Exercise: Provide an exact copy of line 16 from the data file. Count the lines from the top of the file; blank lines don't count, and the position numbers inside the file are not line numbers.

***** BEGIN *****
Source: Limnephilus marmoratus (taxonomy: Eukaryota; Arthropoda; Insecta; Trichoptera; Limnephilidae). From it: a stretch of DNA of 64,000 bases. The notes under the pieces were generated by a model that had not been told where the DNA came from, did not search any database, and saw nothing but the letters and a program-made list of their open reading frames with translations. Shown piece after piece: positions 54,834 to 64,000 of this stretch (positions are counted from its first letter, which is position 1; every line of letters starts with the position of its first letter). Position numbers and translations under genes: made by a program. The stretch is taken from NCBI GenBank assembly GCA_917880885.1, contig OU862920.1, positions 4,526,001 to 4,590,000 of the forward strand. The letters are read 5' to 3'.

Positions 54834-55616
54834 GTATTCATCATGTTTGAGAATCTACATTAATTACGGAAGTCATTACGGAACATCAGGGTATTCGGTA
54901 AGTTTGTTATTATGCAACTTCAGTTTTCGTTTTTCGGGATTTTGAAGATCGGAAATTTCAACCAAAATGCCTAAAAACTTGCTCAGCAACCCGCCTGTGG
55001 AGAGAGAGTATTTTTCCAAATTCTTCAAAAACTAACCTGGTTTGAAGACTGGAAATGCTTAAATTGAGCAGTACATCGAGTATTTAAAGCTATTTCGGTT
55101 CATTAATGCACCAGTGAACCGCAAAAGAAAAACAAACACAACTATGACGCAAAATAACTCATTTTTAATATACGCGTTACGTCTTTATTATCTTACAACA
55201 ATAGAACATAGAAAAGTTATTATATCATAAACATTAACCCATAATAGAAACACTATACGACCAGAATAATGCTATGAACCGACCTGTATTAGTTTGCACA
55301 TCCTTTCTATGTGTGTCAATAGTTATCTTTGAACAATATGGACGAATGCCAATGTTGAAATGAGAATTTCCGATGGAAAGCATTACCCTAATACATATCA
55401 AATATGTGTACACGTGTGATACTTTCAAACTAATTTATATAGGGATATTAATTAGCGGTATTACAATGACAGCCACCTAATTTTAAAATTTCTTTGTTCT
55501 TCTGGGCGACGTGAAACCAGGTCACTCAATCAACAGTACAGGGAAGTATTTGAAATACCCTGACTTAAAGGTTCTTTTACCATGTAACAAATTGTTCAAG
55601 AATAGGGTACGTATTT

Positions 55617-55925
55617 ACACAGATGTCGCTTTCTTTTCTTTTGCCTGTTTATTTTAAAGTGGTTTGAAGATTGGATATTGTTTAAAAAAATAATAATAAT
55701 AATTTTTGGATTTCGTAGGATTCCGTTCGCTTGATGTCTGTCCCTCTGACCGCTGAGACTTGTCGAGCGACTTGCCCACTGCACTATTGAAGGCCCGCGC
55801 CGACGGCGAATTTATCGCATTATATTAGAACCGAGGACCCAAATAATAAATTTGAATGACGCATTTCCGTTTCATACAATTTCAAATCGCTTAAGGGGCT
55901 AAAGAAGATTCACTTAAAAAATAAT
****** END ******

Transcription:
55901 AAAGAAGATTCACTTAAAAAATAAT